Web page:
About this paper

Appears in:
Pages: 6884-6889
Publication year: 2010
ISBN: 978-84-614-2439-9
ISSN: 2340-1095

Conference name: 3rd International Conference of Education, Research and Innovation
Dates: 15-17 November, 2010
Location: Madrid, Spain

LEARNING NEW MEDIA: YOUNG PEOPLE EXPLORE DIGITAL REMIX AND MASHUP CULTURE IN THE CLASSROOM

W. Chen

New York University (CANADA)
The ease with which today’s generation of youth are able to participate in the broader media landscape and even co-create their own media cultures means that educators are presented with a special opportunity to incorporate these skills and interests into a fresh approach to teaching critical thinking and media literacy in the 21st century classroom. In recent years, scholars have been paying particular attention to the increasingly popular practice of re-using, appropriating, and manipulating existing digital content to produce altered or new derivative works, now commonly referred to as remixes and mashups, respectively (Jenkins 2006; Ito 2006; Rheingold 2008; Lessig 2008). Drawn from the experience of designing and facilitating a project for students at a secondary school in Vancouver, Canada, this paper explores the possibilities of taking the remix or mashup beyond its artistic or entertainment value into a powerful pedagogical tool for challenging and subverting common narratives in the mainstream media.

Participants of the project were asked to produce a remix or mashup video with the aim of highlighting and critiquing messages they deemed to be both problematic and pervasive across various media platforms – news segments, films, television shows, music videos, commercials, video games, and so forth. Working in small groups, participants were guided in the process of researching, downloading, analyzing, and editing popular media via YouTube, Google, FinalCutPro, and Photoshop, in addition to creating their own original content. Through careful scripting and audio-visual arrangements, participants used their remix and mashup videos as a means to express their perspectives on the manner in which mainstream media promotes or deals with issues such as materialism, e-waste, gender stereotypes, poverty porn, and false advertising. I argue that remixes and mashups have serious potential to transform mass media in the service of critical inquiry, providing unconventional methods for comparing and deconstructing media products, investigating the political economy of the media industries, and imagining the possibilities of alternative and user-generated content. I also discuss further suggestions for collaborative learning and peer-to-peer sharing, as well as the use of open source software and Creative Commons licensed material for future remix and mashup educational endeavors.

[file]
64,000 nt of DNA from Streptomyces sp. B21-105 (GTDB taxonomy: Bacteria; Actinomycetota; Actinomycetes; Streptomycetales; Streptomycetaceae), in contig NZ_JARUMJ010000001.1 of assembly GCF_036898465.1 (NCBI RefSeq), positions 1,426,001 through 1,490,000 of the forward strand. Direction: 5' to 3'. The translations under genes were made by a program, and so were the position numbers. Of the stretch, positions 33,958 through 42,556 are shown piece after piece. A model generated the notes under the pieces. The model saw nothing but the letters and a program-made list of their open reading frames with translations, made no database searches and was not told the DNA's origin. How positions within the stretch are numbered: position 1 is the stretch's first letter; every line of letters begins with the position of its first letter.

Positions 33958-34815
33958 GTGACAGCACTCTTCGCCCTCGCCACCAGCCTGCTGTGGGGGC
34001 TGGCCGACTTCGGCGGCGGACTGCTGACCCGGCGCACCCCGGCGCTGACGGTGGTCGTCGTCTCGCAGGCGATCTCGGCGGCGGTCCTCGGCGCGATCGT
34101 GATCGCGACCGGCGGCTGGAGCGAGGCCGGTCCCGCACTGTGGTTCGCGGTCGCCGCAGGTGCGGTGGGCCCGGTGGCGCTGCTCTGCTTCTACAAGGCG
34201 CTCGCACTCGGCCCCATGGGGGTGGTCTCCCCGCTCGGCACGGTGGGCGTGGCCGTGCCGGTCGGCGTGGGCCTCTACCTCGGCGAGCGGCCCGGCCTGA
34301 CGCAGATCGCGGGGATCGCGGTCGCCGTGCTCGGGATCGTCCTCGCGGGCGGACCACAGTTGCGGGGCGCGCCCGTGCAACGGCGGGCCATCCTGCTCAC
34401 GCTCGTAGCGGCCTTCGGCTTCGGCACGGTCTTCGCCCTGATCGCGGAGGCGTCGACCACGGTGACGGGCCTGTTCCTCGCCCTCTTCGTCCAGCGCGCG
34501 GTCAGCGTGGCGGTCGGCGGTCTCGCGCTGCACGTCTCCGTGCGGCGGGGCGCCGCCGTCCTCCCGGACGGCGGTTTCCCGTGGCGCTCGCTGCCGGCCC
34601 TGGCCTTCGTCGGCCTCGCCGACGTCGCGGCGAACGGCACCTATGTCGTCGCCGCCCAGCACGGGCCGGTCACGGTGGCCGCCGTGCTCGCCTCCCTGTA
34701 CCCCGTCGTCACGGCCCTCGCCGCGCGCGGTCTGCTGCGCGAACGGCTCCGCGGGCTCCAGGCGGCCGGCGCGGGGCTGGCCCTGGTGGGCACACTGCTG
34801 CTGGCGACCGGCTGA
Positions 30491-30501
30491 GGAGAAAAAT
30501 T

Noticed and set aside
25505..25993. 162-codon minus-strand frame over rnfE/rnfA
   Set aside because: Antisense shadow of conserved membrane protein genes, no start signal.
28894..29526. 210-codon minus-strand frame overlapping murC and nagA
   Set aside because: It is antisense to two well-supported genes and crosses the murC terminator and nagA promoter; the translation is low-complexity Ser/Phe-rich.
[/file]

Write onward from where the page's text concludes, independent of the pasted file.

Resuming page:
@InProceedings{CHEN2010LEA,
author = {Chen, W.},
title = {LEARNING NEW MEDIA: YOUNG PEOPLE EXPLORE DIGITAL REMIX AND MASHUP CULTURE IN THE CLASSROOM },
series = {3rd International Conference of Education, Research and Innovation},
booktitle = {ICERI2010 Proceedings},
isbn = {978-84-614-2439-9},
issn = {2340-1095},
publisher = {IATED},
location = {Madrid, Spain},
month = {15-17 November, 2010},
year = {2010},
pages = {6884-6889}}
TY - CONF
AU - W. Chen
TI - LEARNING NEW MEDIA: YOUNG PEOPLE EXPLORE DIGITAL REMIX AND MASHUP CULTURE IN THE CLASSROOM
SN - 978-84-614-2439-9/2340-1095
PY - 2010
Y1 - 15-17 November, 2010
CI - Madrid, Spain
JO - 3rd International Conference of Education, Research and Innovation
JA - ICERI2010 Proceedings
SP - 6884
EP - 6889
ER -
W. Chen (2010) LEARNING NEW MEDIA: YOUNG PEOPLE EXPLORE DIGITAL REMIX AND MASHUP CULTURE IN THE CLASSROOM , ICERI2010 Proceedings, pp. 6884-6889.
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